PS: I would stay away from products from such companies as Philadelphia Pneumatic or Allied Air Tools, etc. Most are cheap knock-offs made in China without the necessary fit, polish, and quality control. Stick with one of the above name brands.

PPS: The list price on the Badger 175-3 is $122.
Red Oak & Western said:
Don't be ashamed of the Badger 200, its a good brush. I had one for several years before I "upgraded" to the 150. Back then, the price difference was (relatively) greater. The Badger 200 was $12...
Seems to me I paid about 10 times that.... :rolleyes:
I've recently upgraded from a Badger 200 to a Paasche VLS airbrush. I must say that I really like the double-action. For painting tasks such as weathering, a double-action is excellent.

As far as a compressor, I have a large compressor in my garage so I have a good supply of air... but no where near my train room. I bought a Craftsman 5 gallon airtank and added a nice filter, regulator, and water-oil separator. This is working quite nicely. It's just about enough air to paint one engine or piece of rolling stock and still has enough air to clean the airbrush. Its silent too which is nice for me as I tend to work on trains late at night when the rest of the house is sleeping.

If I think of it tonight, I'll take a picture of the setup and post it here tomorrow.
Thought I might mention, when buying brand names like Badger, Thayer Chandler, Iwata, & Paasche, they have customer service where you can get professional help at no extra charge, certainly worth more than the difference in price from the copies, but then again you may not need it with a quality tool. :D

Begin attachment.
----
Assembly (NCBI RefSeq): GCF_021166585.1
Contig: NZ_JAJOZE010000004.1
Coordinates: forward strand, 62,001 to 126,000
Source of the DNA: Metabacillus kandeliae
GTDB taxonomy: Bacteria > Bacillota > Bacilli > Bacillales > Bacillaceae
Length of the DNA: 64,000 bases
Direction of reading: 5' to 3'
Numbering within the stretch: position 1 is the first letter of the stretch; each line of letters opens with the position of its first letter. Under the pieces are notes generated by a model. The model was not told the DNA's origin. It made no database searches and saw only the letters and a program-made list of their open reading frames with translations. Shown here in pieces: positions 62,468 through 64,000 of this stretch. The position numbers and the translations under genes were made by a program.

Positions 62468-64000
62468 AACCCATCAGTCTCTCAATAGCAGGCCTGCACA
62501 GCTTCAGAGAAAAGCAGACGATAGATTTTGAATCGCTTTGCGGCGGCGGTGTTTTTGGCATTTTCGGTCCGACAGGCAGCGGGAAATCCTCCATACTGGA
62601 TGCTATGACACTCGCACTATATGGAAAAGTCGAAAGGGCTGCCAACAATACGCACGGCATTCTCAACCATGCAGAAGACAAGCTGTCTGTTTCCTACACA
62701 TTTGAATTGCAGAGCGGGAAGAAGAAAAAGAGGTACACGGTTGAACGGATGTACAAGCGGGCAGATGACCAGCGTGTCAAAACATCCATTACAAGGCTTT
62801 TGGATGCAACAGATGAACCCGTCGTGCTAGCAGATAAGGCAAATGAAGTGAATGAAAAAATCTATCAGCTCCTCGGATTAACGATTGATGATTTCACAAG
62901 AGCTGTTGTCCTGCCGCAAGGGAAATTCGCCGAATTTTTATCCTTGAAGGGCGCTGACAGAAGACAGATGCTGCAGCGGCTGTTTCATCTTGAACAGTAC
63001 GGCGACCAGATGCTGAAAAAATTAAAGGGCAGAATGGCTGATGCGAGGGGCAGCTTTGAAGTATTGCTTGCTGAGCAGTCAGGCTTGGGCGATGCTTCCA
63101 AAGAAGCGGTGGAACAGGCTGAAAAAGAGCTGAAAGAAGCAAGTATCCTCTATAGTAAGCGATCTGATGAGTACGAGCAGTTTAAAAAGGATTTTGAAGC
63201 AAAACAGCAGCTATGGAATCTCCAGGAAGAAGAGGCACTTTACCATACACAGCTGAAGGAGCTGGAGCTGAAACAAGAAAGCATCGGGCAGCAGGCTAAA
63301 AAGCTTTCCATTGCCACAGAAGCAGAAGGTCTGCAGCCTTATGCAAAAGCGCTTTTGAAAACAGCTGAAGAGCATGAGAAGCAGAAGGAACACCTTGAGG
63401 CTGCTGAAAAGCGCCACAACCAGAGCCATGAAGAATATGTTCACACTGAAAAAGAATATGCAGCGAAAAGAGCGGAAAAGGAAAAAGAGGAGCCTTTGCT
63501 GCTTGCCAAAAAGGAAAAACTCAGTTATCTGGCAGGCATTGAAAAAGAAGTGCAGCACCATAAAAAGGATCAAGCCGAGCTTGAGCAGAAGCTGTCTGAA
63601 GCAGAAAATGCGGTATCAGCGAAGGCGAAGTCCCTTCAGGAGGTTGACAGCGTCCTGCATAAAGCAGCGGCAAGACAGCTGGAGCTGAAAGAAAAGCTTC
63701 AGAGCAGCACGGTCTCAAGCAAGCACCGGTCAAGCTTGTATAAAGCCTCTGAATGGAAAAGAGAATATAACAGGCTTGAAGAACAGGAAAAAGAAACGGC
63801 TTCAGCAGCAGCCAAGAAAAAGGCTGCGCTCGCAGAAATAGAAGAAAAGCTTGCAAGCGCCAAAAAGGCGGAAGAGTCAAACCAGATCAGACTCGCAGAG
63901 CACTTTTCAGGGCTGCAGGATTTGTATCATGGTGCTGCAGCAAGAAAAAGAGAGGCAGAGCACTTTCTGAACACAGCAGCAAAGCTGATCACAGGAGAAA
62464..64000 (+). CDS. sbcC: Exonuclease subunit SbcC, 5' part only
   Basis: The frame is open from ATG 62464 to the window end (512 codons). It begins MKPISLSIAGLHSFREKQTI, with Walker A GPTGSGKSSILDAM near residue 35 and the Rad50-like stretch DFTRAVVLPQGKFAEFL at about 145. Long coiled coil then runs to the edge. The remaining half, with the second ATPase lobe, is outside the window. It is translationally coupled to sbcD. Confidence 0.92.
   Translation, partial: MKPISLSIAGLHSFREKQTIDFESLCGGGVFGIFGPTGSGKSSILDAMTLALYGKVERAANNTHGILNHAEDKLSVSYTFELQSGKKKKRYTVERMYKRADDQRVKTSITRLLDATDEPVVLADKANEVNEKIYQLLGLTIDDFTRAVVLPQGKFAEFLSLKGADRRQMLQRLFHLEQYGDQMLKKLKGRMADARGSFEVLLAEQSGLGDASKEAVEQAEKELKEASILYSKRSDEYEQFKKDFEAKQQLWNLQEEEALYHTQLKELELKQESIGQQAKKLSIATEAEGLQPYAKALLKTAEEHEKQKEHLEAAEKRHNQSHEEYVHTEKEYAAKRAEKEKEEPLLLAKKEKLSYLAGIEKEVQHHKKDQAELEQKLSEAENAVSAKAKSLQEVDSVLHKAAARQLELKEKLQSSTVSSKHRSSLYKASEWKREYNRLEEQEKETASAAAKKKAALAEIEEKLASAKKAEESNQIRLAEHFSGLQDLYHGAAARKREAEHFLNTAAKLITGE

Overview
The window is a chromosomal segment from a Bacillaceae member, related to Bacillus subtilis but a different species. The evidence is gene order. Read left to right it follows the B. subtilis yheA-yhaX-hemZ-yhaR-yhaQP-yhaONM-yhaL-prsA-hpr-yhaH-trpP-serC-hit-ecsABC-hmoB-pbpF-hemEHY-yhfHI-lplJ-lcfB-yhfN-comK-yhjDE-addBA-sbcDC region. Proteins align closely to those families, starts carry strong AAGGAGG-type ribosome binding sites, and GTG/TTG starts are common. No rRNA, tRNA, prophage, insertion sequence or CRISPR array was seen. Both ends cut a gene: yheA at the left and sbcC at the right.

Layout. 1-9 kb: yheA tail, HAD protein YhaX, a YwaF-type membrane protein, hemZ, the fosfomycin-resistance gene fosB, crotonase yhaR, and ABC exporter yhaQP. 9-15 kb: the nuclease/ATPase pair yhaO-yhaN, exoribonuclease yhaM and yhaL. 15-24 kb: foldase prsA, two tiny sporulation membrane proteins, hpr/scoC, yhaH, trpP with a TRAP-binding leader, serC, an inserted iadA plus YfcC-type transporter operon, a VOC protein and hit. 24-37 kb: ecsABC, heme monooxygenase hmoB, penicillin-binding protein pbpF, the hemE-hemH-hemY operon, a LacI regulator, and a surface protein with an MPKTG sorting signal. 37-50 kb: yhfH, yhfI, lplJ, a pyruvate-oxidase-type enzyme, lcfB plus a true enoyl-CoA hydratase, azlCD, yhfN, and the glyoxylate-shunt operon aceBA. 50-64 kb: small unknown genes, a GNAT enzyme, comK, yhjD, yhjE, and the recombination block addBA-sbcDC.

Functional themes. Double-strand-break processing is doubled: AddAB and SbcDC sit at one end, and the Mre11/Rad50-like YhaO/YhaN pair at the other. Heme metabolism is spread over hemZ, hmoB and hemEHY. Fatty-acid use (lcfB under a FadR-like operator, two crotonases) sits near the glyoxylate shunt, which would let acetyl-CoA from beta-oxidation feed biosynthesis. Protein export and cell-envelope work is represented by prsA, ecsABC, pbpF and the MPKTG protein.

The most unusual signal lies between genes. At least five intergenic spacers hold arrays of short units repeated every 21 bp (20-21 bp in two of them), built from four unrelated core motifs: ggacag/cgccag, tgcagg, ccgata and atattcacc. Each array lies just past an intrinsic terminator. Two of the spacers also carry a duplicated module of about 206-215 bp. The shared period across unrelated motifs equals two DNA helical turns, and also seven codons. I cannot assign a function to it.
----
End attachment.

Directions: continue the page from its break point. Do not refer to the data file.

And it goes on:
Cheers Willis
PS: Pretty nice prices Nate
Red Oak & Western said:
Nate -

And a loaf of bread these days is $2.50. So that's just about right.


(and you get $20 a week for an allowance ;).)
$20 a week for an allowance? I wish! :p

But this eBay thing makes up for that :D
CBCNSfan said:
PS: Pretty nice prices Nate
Thanks! Now that I know a little more, I think I am going to keep the 175 for myself :D . For the price, I don't think I could get anything better. The other two are still up for grabs though, and they're already priced as low as I can go, so I don't know how long they'll be there... ;)
The 175 designates the brush model number. The -x (-3, -7, etc.) identifies the "set". The -3 set comes with the model 175 airbrush with a heavy nozzle / needle, ¼ oz. color cup with adaptor, additional jar with cover, trigger pad, protective cap, and instruction manual in a plastic case. The -7 set comes with the model 175 airbrush with all three nozzles / needles (fine, medium and heavy), jar with jar adaptor, two additional jars with covers, braided air hose with varying air source fitting, one ¼ oz. color cup, trigger pad, protective cap, and instruction manual. $50.00 would be a great price, and the buy it now price isn't bad. This set will do everything you'd want an airbrush to do.